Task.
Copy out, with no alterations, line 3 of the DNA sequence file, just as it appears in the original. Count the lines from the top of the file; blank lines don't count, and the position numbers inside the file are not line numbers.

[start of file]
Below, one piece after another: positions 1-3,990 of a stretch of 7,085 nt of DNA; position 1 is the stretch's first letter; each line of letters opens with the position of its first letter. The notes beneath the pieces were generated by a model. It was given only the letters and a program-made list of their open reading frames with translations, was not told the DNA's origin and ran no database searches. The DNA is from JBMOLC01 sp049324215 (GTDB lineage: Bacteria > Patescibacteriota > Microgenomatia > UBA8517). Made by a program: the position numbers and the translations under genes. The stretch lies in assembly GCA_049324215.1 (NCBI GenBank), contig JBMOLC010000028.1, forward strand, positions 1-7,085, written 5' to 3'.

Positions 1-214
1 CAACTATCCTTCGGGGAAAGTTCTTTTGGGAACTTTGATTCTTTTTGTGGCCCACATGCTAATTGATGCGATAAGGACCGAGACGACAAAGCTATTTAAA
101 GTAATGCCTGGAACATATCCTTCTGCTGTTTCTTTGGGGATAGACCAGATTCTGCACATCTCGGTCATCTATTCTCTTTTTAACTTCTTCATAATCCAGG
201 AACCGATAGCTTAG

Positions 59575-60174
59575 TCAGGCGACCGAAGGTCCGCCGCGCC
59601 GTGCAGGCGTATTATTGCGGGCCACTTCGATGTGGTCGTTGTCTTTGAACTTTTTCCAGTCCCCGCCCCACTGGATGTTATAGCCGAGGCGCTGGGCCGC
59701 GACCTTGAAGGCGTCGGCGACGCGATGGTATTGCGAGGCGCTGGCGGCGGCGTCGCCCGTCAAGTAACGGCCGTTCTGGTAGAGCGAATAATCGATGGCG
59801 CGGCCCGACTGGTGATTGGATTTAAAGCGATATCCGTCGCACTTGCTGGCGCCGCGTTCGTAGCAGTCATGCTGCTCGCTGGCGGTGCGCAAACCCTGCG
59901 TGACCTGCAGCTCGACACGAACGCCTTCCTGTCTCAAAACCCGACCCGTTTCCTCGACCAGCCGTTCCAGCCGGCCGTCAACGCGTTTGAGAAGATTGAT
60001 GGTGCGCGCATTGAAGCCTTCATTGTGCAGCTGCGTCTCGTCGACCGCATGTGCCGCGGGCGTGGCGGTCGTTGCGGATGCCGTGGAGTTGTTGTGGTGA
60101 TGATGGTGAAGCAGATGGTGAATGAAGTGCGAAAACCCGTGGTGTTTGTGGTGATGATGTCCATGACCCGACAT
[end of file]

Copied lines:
1 CAACTATCCTTCGGGGAAAGTTCTTTTGGGAACTTTGATTCTTTTTGTGGCCCACATGCTAATTGATGCGATAAGGACCGAGACGACAAAGCTATTTAAA